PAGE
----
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D r e a m s

Marian Webb


First published 2013 Š Marian Webb 2013

Thanks to Jacinta Le Plastrier, Renan Goksin and the writers of Port Phillip Gilgamesh Readings.

Book design and cover photograph by Marian Webb marianwebb@planetmail.net


For Yolanda Mora with love


Contents Star bright, 7 Dark and bright, 8 Talisman, 9 Storks, 10 Roses, 11 The water woman, 12 Golden hair, 13 Sliced tomatoes, 14 Wild, 15 Blue dress, 16 Bride, 17 Pilgrim, 18 Wind, 19 Marilyn Monroe dreams of Lee Strasberg, 20 Terracotta, 22 Drive, 23 Cherry stone, 25 Blue-stone, 27 The mynah bird, 28 In the emptying sky, 29


Star bright How are you fallen from Heaven brighter than the other stars? A doll, an idol, made of alabaster, hollowed eyes filled with lazuli walking on the land among aeroliths, the moon’s horns in your hair into the deepening evening you descend to light the mansion of love.

7


Dark and bright The women lie embracing. Her dark hair, her bright hair. She says, Summer is coming, the days are getting longer. She says, Winter is coming clothed in my dark hair. They lie embracing on the concrete under the slatted bench. The sky arcs over the dusty yard.

8


Talisman Once I was light enough to land on a nasturtium leaf. I brewed a talisman behind the kitchen door. Fumes flared from the flower-horns, singeing the morning. I pickled my heart in the laundry trough and hung it out to dry. I sealed it in a locket, the grey, shrunken clot. Now I air it, seeking the thread of a red pulse.

9


Storks When did the storks come ushered on the wind along cloud streets? They’ve settled on a puddle in the street by the canal. Someone has fed them a side of salmon. The mouse-grey woman scrubs the toilet bowl with a stiff brush. She lives in the walls of the house. They are her skin. She will not speak till spoken to. She says, I am content, which is better than happy. I’ve taken some salmon as if it were a gift. I eat it with my fingers, fresh, raw chunks. I do not feel my fingers burn.

10


Roses Roses on high stems have withered unopened. Heads of every size, red rose-heads have withered on high, thorny stems in the rain-drenched sky above the high walls of the garden. We’ve arrived with strings and drums to sing the histories of roses drowned on thorny stems in the rain-drenched sky. They wither unopened, drowned among thorns that sprawl above walls piercing the rain-drenched sky.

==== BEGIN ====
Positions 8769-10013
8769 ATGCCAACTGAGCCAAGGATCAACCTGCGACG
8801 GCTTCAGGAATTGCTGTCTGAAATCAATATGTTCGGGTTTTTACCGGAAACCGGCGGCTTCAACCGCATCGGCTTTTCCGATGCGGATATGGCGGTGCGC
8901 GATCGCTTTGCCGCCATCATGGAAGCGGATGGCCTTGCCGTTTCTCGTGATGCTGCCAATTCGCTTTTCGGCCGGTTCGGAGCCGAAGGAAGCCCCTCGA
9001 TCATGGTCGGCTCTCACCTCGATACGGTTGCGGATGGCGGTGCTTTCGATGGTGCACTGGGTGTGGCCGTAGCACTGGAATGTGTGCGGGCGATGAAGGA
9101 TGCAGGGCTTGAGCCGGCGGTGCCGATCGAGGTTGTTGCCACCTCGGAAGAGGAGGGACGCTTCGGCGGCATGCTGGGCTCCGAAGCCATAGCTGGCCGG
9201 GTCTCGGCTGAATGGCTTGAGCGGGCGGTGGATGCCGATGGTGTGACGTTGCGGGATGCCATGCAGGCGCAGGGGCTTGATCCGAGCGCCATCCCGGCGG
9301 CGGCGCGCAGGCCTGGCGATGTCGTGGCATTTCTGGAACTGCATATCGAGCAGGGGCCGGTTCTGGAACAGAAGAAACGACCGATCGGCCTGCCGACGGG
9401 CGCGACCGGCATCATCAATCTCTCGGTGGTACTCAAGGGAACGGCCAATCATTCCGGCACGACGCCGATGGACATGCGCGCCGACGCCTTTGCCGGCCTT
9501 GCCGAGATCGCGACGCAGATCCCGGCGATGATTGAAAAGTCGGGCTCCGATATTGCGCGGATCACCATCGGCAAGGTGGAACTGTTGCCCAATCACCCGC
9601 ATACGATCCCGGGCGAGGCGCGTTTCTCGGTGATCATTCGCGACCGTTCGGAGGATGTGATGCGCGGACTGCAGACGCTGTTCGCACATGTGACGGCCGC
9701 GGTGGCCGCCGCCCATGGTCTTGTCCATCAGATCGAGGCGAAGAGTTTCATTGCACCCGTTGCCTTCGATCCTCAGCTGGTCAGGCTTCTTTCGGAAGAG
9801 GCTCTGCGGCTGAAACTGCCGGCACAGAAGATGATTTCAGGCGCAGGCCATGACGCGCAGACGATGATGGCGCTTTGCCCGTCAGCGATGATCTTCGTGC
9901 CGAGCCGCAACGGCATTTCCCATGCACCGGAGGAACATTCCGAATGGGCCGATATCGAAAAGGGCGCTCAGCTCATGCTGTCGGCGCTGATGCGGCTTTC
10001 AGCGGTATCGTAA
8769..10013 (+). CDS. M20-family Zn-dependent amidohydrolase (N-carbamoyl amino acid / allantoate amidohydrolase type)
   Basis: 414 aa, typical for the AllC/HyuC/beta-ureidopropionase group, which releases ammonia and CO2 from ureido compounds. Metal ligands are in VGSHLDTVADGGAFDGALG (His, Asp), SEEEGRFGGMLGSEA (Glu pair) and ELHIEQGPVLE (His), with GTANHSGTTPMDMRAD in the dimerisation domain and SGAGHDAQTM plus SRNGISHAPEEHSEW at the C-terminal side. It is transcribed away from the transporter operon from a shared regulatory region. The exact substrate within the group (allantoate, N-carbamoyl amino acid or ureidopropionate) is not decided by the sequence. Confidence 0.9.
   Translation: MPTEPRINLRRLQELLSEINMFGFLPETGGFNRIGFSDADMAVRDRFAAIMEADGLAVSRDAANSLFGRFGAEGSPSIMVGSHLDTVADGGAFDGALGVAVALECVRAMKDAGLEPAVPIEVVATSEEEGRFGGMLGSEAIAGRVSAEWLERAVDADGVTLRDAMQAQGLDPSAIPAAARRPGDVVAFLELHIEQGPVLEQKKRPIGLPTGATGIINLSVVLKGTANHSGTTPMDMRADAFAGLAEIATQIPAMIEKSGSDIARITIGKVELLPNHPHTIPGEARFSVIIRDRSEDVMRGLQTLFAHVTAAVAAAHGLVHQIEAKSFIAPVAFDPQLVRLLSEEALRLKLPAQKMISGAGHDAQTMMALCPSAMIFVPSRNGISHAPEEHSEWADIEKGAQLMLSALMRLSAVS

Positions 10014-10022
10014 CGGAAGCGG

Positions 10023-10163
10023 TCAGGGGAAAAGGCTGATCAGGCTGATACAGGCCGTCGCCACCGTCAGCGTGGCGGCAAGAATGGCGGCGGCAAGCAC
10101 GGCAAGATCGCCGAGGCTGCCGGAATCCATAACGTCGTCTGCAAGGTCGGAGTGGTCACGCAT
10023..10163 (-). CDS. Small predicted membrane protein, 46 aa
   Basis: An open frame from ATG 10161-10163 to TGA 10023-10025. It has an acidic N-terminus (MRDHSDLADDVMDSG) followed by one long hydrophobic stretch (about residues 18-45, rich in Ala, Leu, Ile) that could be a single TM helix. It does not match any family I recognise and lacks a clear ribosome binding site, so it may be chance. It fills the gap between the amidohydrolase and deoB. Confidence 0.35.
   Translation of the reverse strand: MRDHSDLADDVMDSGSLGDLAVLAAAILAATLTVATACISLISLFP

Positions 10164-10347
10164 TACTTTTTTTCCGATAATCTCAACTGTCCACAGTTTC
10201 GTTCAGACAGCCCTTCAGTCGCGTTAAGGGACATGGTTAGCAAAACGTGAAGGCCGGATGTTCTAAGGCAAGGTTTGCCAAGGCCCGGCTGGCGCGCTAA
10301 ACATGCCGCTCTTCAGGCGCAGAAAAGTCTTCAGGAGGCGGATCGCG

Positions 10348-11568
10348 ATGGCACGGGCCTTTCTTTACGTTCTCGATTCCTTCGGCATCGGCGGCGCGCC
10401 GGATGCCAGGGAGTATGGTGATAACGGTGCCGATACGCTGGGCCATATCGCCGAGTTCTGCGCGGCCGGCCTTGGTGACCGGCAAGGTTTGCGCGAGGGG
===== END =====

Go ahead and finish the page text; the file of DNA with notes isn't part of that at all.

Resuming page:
11


The water woman The woman’s hanging laundry on the line. Somewhere there’s a child. A dog runs in a narrow space. The woman hefts a sheet from a damp basket. Where’s the child? The dog runs. Its tongue lolls. The woman is seen in a narrow space. White sheets draped along the line hide the child. The dog runs getting bigger, closer. It wags its tail. Where will I find the water woman? In the dripping of a tap? The weave of a dish cloth? The gutter? The cloud? The child counts her fingers and toes. The dog runs. A sheet dries in the wind.

12


Golden hair Butter and sun, a yolk in a glass castle, your halo spun from your skull billows over the crowd like that song you’re singing. Lyrics older than ages iridesce like fingerlings hatched into air, your strings tuned to lovers lying low under stone. Low under stone the lovers sound the high, fast flame that burned them. Touch it—it chills. The lovers’ voices sing: You and I, we never were old. Though they sacrificed us together we possess the courage of gods. Low under stone hear us singing eternal love. Your hair the colour of Easter, a resurrection in a glass cathedral echoes voices older than ages. Low under stone the lovers lie singing eternal love.

13


Sliced tomatoes Light pours into the roofless house. In a skillet over a flame I fry sliced tomatoes. Small, fried oregano leaves cling to the twigs. Behind me a man paces the tiles. He’s telling me consciousness is a book, a holy book, a gospel. Upstairs the minister (fork in hand) demands: But how can consciousness be a book? Who knows, I call, what consciousness is? Is that too much? I ask. The man paces. I pour oil.

.

14


Wild they ate the Sabbath grain. The women came, one with her jar of nard. In the leaves they breathe of Galilee and Jerusalem in tongues of flame secretly seeing though unseen and knowing though unknown of all things made and then unmade like garments worn though never felt next to the skin, they travel time eternally. Mother, daughter, sister, wife scantly named Maryam.

15


Blue dress That’s me in the blue dress floating above the living room in the strange house where I’m welcomed with side-long glances. The hostess smiles at me, Come down, come down, join our party! I strike my foot on a chair. The frame cracks. I shudder awake in mortification hovering amongst the purlins.

16